In Edo-Period (1603-1868) Japan, there flourished a literary genre for comparing the three great cities of Edo (Tokyo), Kyo (Kyoto), and Osaka.
This trinity of metropolises (called santo 三都) attracted large numbers of migrants and visitors from other parts of the country. Edo, the de facto capital, had more than a million inhabitants from the mid-eighteenth to mid-nineteenth centuries (the present-day Tokyo metropolitan area, with a population of more than thirty-six million, has the largest concentration of people in the world). The merchant city of Osaka supplied the capital with oil, sake, soy, ginned cotton, and cotton cloth, while Kyo, the “capital,” remained the seat of an emperor largely stripped of his political, if not symbolic, power.
The genre of santo kurabe combined first-hand observation with regional prejudice and poetic convention. Denizens sought to play up the distinctiveness of their cultures, even as artists and writers elaborated on the differences among the triumvirate of cities.
Noted painter Shiba Kokan (司馬 江漢,1747-1818), for example, wrote a letter to a friend in 1813 listing the good and bad points of Edo and Kyo.
On the good side, Edo has an efficient water transport system that makes it easier and cheaper to bring in goods. Fresh bonito, sardines, and clams can be readily obtained from the open-markets of the waterfront, and radishes, mustard spinach (komatsuna) and other vegetables are not expensive. One can get good sake from Itami and Ikeda, and in the summer, hire a boat to go down the Ryogoku and Sumida Rivers for some fresh air. Men and women have separate wash areas in the public bathhouses, where the tubs are big and the water plentiful. Money can be made in the big city without too much trouble. Low-end prostitutes display themselves in the windows of the Yoshiwara brothels, and “you’ll never see a woman having a pee.”
On the bad side, strong southerly winds mar the viewing of the cherry blossoms in spring, while easterly winds spread fire across swaths of neighborhoods. Shop clerks are rude, and women are unattractive and ill-mannered. Real estate prices are exorbitant, drinking water is full of impurities, and the roads are full of dogshit. The surrounding countryside is flat, and there are not many interesting temples and shrines to visit.
As for Kyo, the good points include the plethora of temples and shrines; the numerous festivals; the cheap land and rentals; the beautiful, refined women; cherry blossoms on a clear spring day; mushrooms in autumn; cheap but tasty sake; and expensive but delicious eel. There are no typhoons and earthquakes are rare. Shopkeepers are generally cultivated people who read literature, compose poetry, practice the way of the tea, and write in Chinese. The public areas are clean and people don’t quarrel in public. Urine can be exchanged for vegetables here.
Now for the bad points. Summer is very hot and winter very cold. Water transport is bad. Shijo (Fourth) Avenue, where people go to cool off, is windless and crowded. Thunder is frequent, and the people are “heartless” and “lack moral fiber”. Firewood is expensive because it has to be brought down from the mountains in ox carts. The miso bean paste is white and “flavorless.” No fresh fish is available, and money cannot be easily made. Public baths are small and “the way men and women pile in together is positively unhygienic.” Women who urinate in wooden pails just roll up their skirts and sit backwards, and “many of them don’t wipe properly when they’ve finished either, which is very uncouth.”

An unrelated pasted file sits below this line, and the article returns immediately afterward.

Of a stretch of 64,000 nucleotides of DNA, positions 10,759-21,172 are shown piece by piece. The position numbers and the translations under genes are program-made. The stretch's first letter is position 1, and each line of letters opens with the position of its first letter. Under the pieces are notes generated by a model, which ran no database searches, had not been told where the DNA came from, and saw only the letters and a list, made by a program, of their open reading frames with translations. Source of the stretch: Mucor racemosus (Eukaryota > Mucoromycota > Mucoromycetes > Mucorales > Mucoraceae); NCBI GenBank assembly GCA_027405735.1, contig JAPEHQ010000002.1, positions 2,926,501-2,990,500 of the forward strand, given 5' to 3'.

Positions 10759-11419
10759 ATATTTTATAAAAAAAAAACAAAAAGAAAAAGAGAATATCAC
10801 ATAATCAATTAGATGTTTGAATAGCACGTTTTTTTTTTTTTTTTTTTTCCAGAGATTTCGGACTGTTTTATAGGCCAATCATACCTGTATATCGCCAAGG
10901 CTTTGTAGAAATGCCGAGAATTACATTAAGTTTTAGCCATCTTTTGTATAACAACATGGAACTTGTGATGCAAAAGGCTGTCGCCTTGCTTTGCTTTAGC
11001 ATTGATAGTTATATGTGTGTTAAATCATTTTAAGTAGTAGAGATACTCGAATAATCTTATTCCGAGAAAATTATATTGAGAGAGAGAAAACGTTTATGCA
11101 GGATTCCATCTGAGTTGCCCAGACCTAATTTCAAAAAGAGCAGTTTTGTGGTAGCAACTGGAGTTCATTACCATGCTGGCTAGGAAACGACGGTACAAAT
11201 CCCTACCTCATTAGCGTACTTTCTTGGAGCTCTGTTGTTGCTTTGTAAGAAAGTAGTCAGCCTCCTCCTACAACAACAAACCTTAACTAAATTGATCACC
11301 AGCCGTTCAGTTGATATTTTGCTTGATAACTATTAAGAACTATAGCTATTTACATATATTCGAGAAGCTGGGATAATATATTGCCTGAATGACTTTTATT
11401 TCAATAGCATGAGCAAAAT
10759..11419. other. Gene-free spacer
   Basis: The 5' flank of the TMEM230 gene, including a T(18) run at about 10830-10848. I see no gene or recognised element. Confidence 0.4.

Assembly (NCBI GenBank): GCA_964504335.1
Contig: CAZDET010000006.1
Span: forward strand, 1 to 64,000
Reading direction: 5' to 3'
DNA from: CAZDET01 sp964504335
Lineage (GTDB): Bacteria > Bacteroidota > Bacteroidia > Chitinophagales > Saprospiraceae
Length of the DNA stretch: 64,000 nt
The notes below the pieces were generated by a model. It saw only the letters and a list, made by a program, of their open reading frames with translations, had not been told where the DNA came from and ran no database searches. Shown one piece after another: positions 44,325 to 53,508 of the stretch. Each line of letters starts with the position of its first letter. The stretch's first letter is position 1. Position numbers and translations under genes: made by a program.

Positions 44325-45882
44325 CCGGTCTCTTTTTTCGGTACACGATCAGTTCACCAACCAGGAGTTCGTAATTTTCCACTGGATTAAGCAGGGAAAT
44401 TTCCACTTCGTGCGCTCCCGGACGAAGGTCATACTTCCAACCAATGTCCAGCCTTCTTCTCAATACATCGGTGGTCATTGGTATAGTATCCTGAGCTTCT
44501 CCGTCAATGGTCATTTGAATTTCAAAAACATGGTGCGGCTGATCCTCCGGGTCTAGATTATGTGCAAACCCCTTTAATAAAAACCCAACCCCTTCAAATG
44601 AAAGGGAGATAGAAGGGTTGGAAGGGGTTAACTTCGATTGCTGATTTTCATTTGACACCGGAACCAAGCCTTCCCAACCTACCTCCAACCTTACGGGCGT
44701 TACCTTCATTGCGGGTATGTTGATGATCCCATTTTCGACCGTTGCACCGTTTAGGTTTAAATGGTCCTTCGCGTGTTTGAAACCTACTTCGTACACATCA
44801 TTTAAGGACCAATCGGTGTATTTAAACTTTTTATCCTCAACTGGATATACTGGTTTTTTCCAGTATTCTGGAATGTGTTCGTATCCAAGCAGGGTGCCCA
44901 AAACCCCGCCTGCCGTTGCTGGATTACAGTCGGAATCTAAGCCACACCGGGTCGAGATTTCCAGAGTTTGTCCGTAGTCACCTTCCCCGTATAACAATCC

Another literary form, mono-kurabe (comparisons of things), is based on poetic competitions similar to our own balagtasan. Poets strive to cap three-line stanzas (with 17 syllables) with two-line (14-syllable) stanzas to make pairs of verse. In this type of literary jousting, elegance of phrase outweighs strict accuracy.
An anonymous gem of a mono-kurabe has the pro-Edo speaker declaring that “In all the world/Of all the flowers,/Edo cherries excel.” To which the pro-Kyo speaker responds: “The capital’s flowers are made of/Woven brocaded cloth.” The Edo speaker lists “Autumn salmon/Winter mackerel,/New Year’s bonito too,” while Kyo counters with “Conger, unsalted cod and/Fine ungutted smelt.” Edo says that “In all Japan/Edo-caught eel/Is like none other to be found,” and Kyo says “More than enough for everyone–/Lake Biwa’s luscious carp.” Edo declares that “Bearded cheeks/Scarce become/The Kyo man’s speech.” Kyo says to Edo: “Your woman’s words are like a man’s/When speaking ill of another’s face.” Edo thinks that “Edoite women/Have a slight dialect/But there’s nothing else to complain of,” and Kyo’s riposte is: “So why do you summon/Kyo’s dancing girls?”
Compare this to what our own Nick Joaquin says about the Visayans in The Woman Who Had Two Navels (1961): “The South was famed for extravagant rather than gracious living—for its fabulous banquets and the size of the diamonds its women wore—no less than for the stark misery in which the common folk lived. To Northerners, the South was the land of the languid voice and the harsh whip, of fine pastries and some really unspeakable folklore about bogies and vampires and obscene monsters; and it was, of course, the place from where, since as far back as anybody could remember, had come a steady supply of heiresses, servant girls, and prostitutes. The great landowners were practically independent chieftains; and the women, according to a malicious saying current among Manilans, ‘didn’t wash’.”
This is pataasan ng ihi (pissing contest) at its most eloquent.
Source: Sumie Jones and Kenji Watanabe, eds., An Edo Anthology: Literature from Japan’s Mega-City, 1750-1850 (Honolulu: University of Hawai’i Press, 2013).
Note: This essay was originally published in “Letters to Narcissus”